but doing so, she transcends, becoming
the every woman all women carry inside.
Sandra J. Lindow
* Utamaro Kitagawa 1750-1806
This poem was first published in Hot Metal Press.
Sandra J. Lindow lives on a hilltop in Menomonie, Wisconsin, where she teaches, writes, edits, and competes with wildlife for rights to her vegetables and perennials. She has six books of poetry.
The Marriage Feast at Cana
"You do not seem to realize that beauty is a liability rather than an asset."
Nary a flask of new wine
from the hand of the Savior
could bring a flush of happiness
to her cheek. She would be like
the water, transformed in miraculous
fashion to fruit before it is plucked.
Like the plates of the revelers, she is
empty, picked clean.
Were that a woman like a man
instead of a fatted calf displayed
before the market, pinched and
prodded for plumpness, good bones
and pink flesh her undoing.
Janette Schafer is a freelance writer and photographer living in Pittsburgh, Pennsylvania. She is a 2017 awardee of the Maenad Fellowship in writing through Chatham University and a 2015 awardee of the Arts MODE Fellowship in experimental theater through New Sun Rising LLC. Recent and upcoming publications include: (b)oink Magazine; Nasty Women & Bad Hombres Anthology; Chatham University broadsides; PublicSource; Calamus Journal.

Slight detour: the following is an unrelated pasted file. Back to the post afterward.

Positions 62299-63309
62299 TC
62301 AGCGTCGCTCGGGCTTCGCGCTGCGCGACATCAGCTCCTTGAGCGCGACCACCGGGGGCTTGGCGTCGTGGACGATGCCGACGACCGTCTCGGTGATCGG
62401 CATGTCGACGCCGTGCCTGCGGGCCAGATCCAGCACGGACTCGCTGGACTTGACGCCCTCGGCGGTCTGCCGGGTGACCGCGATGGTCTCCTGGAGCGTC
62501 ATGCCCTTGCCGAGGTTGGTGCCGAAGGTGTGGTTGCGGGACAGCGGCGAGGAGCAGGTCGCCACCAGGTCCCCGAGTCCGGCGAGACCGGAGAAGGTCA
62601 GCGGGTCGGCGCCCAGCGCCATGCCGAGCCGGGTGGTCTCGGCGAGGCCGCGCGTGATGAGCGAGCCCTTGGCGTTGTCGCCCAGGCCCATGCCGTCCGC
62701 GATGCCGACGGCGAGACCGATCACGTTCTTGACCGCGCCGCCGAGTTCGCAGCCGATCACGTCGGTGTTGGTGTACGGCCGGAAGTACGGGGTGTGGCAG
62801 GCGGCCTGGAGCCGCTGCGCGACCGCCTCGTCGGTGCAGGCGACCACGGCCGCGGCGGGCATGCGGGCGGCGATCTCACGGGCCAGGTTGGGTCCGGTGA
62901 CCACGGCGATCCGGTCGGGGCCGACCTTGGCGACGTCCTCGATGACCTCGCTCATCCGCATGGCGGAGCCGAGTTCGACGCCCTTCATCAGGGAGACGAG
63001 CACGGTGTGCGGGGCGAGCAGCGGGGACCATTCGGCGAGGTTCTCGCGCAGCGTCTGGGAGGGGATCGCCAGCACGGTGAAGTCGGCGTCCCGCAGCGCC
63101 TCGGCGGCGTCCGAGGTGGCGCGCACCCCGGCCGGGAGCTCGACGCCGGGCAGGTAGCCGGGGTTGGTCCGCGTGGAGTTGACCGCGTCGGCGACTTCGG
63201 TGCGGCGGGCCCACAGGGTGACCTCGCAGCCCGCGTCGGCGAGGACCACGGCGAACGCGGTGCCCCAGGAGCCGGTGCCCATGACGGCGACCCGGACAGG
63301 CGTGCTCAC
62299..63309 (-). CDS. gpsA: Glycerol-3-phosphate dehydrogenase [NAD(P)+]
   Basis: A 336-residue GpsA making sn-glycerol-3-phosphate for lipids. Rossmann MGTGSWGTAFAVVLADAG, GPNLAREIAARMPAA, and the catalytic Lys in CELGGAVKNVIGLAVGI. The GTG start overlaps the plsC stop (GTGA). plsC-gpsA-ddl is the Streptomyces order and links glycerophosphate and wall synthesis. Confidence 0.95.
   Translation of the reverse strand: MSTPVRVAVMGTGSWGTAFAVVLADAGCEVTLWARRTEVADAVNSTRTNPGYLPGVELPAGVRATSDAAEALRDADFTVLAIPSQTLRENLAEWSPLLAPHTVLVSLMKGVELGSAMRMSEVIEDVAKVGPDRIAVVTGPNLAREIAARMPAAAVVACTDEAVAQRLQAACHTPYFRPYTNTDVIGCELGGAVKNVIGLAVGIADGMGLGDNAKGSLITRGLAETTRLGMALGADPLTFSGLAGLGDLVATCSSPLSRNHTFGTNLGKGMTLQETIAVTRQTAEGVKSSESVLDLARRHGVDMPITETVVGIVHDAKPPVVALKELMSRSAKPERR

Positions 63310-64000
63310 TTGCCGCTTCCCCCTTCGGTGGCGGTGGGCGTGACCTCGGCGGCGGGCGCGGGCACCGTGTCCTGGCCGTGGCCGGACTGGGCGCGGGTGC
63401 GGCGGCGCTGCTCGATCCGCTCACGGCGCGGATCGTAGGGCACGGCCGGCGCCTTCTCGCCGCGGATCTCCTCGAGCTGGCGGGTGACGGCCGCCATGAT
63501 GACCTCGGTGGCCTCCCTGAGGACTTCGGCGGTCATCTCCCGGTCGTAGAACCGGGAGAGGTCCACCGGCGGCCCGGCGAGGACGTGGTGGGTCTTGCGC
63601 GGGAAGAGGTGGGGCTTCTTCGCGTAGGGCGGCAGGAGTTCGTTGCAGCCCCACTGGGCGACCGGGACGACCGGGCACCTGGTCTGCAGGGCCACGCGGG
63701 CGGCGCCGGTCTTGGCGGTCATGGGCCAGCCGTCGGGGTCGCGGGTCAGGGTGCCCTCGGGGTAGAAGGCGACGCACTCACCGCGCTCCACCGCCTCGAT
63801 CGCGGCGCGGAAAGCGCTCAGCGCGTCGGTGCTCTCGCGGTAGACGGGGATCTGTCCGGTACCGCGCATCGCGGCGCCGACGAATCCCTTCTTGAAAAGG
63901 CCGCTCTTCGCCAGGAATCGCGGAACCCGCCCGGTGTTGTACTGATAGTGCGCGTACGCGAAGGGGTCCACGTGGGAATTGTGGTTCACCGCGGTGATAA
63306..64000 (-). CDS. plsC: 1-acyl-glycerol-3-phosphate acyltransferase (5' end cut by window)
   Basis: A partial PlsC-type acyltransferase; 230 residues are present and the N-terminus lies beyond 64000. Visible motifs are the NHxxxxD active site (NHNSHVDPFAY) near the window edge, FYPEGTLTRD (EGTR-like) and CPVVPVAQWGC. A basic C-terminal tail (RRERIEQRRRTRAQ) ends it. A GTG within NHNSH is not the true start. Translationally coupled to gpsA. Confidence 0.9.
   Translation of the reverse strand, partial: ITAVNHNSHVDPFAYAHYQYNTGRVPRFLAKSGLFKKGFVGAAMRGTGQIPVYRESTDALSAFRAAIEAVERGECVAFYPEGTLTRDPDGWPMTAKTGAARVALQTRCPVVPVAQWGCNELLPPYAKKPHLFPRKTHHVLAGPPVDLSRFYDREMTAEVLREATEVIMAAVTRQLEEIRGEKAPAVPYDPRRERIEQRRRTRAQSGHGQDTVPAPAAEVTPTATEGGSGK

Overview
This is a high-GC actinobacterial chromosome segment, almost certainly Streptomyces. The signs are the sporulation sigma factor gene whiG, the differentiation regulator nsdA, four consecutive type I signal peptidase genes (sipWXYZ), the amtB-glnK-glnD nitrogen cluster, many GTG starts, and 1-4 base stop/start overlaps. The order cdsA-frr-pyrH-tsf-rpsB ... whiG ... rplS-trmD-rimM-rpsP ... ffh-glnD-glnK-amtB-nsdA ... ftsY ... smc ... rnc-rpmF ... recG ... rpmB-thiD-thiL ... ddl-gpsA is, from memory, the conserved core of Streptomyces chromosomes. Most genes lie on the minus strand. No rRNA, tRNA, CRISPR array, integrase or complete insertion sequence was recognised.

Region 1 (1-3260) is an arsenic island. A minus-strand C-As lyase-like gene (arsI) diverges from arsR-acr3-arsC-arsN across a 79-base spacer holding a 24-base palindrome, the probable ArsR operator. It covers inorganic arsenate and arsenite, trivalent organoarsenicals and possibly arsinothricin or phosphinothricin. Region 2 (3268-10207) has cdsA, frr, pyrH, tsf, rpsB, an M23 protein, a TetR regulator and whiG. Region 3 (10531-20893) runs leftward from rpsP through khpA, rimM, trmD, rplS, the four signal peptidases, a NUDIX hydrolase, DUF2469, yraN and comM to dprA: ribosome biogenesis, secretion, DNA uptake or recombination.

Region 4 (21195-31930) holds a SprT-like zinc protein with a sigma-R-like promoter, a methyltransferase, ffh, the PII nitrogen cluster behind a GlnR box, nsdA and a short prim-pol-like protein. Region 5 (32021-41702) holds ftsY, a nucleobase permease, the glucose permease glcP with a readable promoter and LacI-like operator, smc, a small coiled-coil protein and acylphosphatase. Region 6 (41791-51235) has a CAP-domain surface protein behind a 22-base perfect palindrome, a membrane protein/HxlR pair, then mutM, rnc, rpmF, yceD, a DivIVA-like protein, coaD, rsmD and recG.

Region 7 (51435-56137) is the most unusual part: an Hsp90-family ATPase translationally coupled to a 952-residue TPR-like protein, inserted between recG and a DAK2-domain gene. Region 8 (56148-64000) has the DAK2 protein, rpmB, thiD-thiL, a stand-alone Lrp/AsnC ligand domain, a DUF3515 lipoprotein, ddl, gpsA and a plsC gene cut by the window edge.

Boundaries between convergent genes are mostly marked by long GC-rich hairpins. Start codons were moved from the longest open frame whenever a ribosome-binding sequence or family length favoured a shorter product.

I guide the demons
inside of me
with words, not strings,
and an iron hand
to curb their avarice,
calm their cruelty
and subdue their lust;
I, their master,
and they the marionettes.
We are the demons
that live inside of him
moving his lips
our unspeakable words
and guiding his restless
mind and limbs
watch the master
with no will of his own
bow and cower
to our law.
Neil Ellman, a poet from New Jersey, has published more than 1,200 ekphrastic poems, in venues throughout the world. He has been nominated three times for the Pushcart Prize and twice for Best of the Net.
bruegel the elder’s the woman taken in adultery
this bare foot Jesus writes
(in dutch no less)
His sentence for her sin that is really theirs
as she stands among the judges, jury, executioners . . .
please note the lack of two formal witnesses
the Law proscribed